Really the only reason I’m so convinced that this is a bad plan is because Coulson’s anger is going to come up against the other heads of Hydra, who we see convened in reaction to Whitehall’s death. They’re from all around the world, with interests so varied and expansive that S.H.I.E.L.D. is a small concern, only even worth mentioning because they managed to take Whitehall down. Coulson, it seems, has Hydra’s full attention now. If only because taking him out will earn the assassin a place in Hydra’s inner circle. And all the fine wine that this entails.
Back at the ranch, Simmons has kind of an amazing breakdown in regards to this dawning age of heroes. Raina is a monster now. Blizzard is dead. After seeing Tripp get ground under by this new age, she’s reached her breaking point. She’s at the forefront of the biological science of giving people superpowers, but it’s not something she wants to explore anymore. She just wants to kill it before it kills anyone else. Skye naturally has a vested interest in not being a member of a race of humans that Simmons has suddenly decided to eliminate, so she offers that there are good things about this brave new world, too. Such as the Avengers! But Simmons has an answer for that, too. There wouldn’t need to be an Avengers if there weren’t an increasing number of super-powered threats. Her justifications are as flimsy as Coulson’s were earlier in the episode. Captain America wasn’t created in response to super-powered threats, for one. And the Chitauri invasion was caused by gods and aliens mucking around on Earth, not humans. Simmons would eliminate the only people capable of responding to these threats. Just like Coulson, her anger over Tripp is leading her down a bad road.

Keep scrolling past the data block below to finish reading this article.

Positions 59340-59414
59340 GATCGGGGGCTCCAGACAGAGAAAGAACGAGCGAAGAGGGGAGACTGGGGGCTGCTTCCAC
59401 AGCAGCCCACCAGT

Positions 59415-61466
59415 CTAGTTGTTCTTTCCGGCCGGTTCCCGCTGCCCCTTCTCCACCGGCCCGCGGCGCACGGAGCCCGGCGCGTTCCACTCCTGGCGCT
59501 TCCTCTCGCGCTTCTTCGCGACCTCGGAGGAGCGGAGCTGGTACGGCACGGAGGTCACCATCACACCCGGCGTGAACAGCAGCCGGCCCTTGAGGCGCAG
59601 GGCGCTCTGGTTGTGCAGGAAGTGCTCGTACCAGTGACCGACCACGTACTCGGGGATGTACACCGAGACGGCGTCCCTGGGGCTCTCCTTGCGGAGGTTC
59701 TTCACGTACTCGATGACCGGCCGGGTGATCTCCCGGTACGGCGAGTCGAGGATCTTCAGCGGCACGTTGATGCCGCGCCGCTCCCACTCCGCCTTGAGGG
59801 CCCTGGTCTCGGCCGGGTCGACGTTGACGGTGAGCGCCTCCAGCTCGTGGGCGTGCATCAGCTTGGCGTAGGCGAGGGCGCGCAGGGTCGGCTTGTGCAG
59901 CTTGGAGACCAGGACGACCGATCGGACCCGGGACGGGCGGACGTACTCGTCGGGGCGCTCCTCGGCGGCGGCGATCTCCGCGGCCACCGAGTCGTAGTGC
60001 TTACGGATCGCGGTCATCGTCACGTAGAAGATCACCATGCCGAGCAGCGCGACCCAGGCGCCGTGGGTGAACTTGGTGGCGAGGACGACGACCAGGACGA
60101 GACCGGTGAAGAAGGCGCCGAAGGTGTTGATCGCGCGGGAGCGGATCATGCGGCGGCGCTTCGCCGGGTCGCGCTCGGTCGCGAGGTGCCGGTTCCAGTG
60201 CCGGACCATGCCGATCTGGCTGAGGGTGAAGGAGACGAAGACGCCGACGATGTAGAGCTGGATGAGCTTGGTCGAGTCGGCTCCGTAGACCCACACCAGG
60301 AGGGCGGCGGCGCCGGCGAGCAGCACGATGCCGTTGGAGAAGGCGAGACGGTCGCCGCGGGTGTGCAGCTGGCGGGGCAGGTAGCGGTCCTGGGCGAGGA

She even pushes Coulson to maybe-sorta-definitely kill Raina should S.H.I.E.L.D. come upon her in the field. It’s a good thing they don’t, because Fish Monster Raina is currently linking back up with SkyeDad and they’re having the best scene in the entire episode. Raina is NOT HAPPY with her fate because, like John Linnell back in the beginning of the episode, her gifts have come with a heavy price. She has thorns oozing out of her skin now, and they feel just as painful as they look. And you know who received gifts without having to pay any sort of price? Skye. (Or as the episode calls her “that bitch.” Do the show writers have a quota to meet? Because that word has come up in this episode a lot.)